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What Should You Shred: How Document Shredding Prevents Identity Theft

Did you know that it is totally legal for anyone to dig through your trash, looking for credit card statements and offers, bank balance statements, and other mail that contains valuable personal information? It’s a well-known way for police to obtain evidence, and it’s also a popular method for use by identity thieves.

When you throw something in the trash and leave it on the curb for a disposal service to pick up, throw it in a dumpster, or otherwise dispose of it, your trash and all of the identifying information it contains about you is up for grabs.

That’s why it’s important for you to protect your privacy and your valuable personal and business information by shredding any documents you are going to dispose of.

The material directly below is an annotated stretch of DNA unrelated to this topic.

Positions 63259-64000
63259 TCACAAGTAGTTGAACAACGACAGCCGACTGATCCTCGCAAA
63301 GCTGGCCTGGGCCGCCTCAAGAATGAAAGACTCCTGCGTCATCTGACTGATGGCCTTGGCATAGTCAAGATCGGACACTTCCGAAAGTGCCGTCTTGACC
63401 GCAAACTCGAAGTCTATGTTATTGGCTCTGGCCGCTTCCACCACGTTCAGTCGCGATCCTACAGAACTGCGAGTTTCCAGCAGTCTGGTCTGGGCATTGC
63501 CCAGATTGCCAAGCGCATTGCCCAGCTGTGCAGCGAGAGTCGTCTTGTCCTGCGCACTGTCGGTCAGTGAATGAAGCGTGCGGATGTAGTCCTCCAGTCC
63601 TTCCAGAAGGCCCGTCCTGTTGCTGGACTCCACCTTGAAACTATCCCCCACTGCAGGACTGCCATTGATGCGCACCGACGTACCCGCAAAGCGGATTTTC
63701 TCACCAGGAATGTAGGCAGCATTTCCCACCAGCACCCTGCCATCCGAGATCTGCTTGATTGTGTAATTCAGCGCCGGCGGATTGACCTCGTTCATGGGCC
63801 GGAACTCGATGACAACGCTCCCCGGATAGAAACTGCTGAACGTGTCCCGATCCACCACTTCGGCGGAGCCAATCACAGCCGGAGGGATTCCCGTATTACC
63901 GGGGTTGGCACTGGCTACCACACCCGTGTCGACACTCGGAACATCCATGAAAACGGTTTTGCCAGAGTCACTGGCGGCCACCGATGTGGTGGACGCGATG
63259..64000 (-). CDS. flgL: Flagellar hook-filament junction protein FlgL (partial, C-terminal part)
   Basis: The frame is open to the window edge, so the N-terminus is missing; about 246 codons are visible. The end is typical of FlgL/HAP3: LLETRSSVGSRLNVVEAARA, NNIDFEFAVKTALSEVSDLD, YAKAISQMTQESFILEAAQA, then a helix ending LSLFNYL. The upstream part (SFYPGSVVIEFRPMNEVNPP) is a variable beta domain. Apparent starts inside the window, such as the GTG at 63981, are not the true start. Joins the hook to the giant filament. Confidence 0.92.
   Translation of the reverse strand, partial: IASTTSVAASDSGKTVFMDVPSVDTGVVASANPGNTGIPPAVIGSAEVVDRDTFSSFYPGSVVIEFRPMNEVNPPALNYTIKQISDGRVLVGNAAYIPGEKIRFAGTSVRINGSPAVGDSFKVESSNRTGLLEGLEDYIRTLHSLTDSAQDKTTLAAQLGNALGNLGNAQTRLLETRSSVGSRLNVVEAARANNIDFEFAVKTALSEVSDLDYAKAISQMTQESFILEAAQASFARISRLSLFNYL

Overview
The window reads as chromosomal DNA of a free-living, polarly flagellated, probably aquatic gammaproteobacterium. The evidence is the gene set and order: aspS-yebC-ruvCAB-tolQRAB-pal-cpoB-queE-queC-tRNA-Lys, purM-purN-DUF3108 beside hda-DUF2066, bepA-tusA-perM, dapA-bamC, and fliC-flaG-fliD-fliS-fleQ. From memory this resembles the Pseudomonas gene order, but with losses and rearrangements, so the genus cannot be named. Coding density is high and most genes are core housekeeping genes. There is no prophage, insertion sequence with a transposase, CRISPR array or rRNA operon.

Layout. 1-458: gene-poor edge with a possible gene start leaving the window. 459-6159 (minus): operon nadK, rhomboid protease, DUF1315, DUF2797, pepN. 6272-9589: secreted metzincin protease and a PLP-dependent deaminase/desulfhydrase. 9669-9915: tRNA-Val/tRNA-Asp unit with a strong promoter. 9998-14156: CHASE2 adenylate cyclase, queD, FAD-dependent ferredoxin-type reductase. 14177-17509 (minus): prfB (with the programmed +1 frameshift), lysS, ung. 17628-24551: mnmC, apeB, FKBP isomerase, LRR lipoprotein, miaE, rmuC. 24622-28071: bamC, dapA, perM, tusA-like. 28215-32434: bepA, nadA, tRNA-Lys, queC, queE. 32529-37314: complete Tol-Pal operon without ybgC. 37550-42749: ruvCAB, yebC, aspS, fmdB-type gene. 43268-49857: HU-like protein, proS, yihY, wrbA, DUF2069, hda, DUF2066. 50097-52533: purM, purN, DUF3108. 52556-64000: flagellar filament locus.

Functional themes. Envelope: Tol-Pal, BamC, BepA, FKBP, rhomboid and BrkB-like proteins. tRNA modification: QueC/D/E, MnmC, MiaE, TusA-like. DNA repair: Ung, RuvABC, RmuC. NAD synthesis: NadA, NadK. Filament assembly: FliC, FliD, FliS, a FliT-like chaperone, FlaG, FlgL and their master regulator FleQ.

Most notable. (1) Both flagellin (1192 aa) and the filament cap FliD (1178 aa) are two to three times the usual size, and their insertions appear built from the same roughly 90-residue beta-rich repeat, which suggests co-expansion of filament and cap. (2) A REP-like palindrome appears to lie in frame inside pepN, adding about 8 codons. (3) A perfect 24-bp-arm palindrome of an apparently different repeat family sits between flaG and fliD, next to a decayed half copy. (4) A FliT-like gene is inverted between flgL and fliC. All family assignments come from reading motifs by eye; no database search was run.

What Documents Should You Shred?

You should shred anything that has sensitive information about you, such as your signature, medical info, legal info, banking info, tax info, your social security number and more.

Basically, if it contains something a stranger wouldn’t know about you, then it is a candidate for shredding.

Are you wondering what personal documents should be shredded? How about this handy list?:

  • Address labels from junk mail and magazines
  • Bank statements and related receipts (including ATM slips)
  • Birth certificate copies
  • Canceled and/or voided checks
  • Credit and debit card bills and receipts
  • Credit reports
  • Documents with names, addresses, phone numbers or e-mail addresses
  • Documents that include passwords or PIN numbers
  • Driver’s licenses or any items that include a driver’s license number
  • Pay stubs
  • Policy information
  • Employment records & accompanying documents